LONDON (Reuters Breakingviews) - A global anti-Huawei push risks making an already concentrated market even less competitive. The drive is defensible on security grounds, but could lead to higher mobile bills, less investment and more widespread outages like the one caused on Thursday by Swedish group Ericsson’s glitchy software.
LONDON (Reuters Breakingviews) - Alan Jope’s tenure at Unilever will be like the company’s popular British spread Marmite: smooth at first with a bitter aftertaste. The consumer giant’s new chief executive can cruise until 2020, but may then have to revisit controversial reforms to its dual-share structure.
LONDON (Reuters Breakingviews) - Margrethe Vestager is sending mixed signals to scale-hungry European corporates. The competition commissioner may wave through a Dutch mobile merger, Reuters reported, but impose concessions that could sink Siemens and Alstom’s rail tie-up, says the FT. That’ll disappoint politicians and bankers hoping to build EU champions to counter America and China.
LONDON (Reuters Breakingviews) - Nissan and Renault’s standoff could quickly descend into a demolition derby. The Japanese carmaker wants more say in the alliance. Given the partnership’s lopsided governance, Nissan’s best bet would be to snap up shares in Renault, neutralising its controlling stake. The exit of Nissan Chairman Carlos Ghosn makes such a radical move easier.
LONDON (Reuters Breakingviews) - Something must give in France’s telecoms market. Three tycoons and state-backed Orange are bleeding each other dry in a price war: a monthly mobile phone tariff can now cost little more than a pain au chocolat. If billionaire owners like Iliad’s Xavier Niel, Patrick Drahi of Altice and Martin Bouygues can set aside their egos, four will become three in 2019.
LONDON (Reuters Breakingviews) - France is one of the few developed economies where the finance minister calls a press conference to mop up a corporate scandal. The problem for Bruno Le Maire and President Emmanuel Macron is that sticking their noses into Renault’s affairs risks fraying a partnership with Nissan that is essential to the French carmaker’s future.
LONDON (Reuters Breakingviews) - Renault looks like the biggest loser in a scandal that has engulfed Carlos Ghosn. The French carmaker’s chief executive is being ousted as chairman of alliance partner Nissan, which said on Monday that he under-reported his salary. That’s bad for Renault since the Japanese company would have greater clout were a lopsided partnership to now be renegotiated.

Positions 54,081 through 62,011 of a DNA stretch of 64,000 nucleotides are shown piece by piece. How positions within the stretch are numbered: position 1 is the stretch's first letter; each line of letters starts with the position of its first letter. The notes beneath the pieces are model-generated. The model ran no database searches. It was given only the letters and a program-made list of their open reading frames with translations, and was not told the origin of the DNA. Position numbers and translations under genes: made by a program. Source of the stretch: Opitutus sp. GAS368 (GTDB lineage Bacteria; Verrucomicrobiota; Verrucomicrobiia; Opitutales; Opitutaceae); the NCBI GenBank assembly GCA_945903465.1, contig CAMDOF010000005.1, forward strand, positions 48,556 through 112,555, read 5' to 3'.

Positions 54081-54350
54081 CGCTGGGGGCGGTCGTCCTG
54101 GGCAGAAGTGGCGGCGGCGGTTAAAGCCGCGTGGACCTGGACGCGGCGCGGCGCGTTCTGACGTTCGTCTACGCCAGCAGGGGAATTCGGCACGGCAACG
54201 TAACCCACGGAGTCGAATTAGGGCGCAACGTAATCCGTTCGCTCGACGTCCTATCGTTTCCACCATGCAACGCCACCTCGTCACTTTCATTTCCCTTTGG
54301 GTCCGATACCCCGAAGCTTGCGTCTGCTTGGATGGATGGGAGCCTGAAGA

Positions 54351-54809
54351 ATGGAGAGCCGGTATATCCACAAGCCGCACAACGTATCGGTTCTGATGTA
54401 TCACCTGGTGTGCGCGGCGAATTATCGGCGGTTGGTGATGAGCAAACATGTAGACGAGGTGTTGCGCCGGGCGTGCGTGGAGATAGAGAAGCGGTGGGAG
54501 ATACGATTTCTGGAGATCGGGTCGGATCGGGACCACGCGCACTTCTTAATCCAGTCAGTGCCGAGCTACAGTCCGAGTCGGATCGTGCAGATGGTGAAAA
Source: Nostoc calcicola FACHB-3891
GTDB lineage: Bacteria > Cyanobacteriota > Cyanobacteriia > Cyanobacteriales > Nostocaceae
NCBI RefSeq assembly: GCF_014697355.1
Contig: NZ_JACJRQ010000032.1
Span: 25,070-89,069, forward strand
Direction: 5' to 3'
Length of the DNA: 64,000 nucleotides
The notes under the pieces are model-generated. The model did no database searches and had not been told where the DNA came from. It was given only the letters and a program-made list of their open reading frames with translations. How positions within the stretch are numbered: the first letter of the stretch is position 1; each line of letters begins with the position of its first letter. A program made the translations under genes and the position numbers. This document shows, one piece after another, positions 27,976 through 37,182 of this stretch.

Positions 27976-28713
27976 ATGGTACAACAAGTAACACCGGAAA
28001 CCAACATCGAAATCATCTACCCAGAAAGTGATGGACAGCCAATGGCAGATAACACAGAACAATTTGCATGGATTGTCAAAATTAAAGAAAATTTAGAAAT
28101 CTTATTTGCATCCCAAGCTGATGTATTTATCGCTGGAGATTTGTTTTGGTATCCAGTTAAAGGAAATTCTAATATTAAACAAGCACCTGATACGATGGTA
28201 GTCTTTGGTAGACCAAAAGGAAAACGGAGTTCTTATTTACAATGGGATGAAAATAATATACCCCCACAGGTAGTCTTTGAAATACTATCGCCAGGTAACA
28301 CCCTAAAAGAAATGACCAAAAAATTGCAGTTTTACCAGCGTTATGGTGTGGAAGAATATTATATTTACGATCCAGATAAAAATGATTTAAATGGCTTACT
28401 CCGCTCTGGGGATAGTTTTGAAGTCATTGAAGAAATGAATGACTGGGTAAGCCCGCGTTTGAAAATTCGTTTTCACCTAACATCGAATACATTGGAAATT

LONDON (Reuters Breakingviews) - Nissan and Renault are paying the price for underestimating key-man risk. The Japanese carmaker’s Chairman Carlos Ghosn – also chief executive of its French partner – understated his compensation in official filings, Nissan said on Monday. His probable exit makes resolving the lopsided partnership harder.
LONDON (Reuters Breakingviews) - Holding one of the world’s largest web conferences in Lisbon highlights an uncomfortable truth: Europe has produced vanishingly few large internet companies. Top billing at last week’s Web Summit in the Portuguese capital therefore went to American giants. Executives from Apple, Slack, Pinterest, Microsoft and Google (twice) all took to the main stage in the city’s cavernous Altice Arena. The only European businesses with dedicated centre-stage sessions were Royal Dutch Shell, the decidedly old economy energy behemoth, and consultancy Accenture.
PARIS (Reuters Breakingviews) - Few people have dedicated their careers to expanding international trade and globalism like Lamy, the former head of the WTO and EU commissioner. But rising rhetoric and increased tariffs between the U.S. and China have him worried, as he tells Rob Cox and Liam Proud in Paris.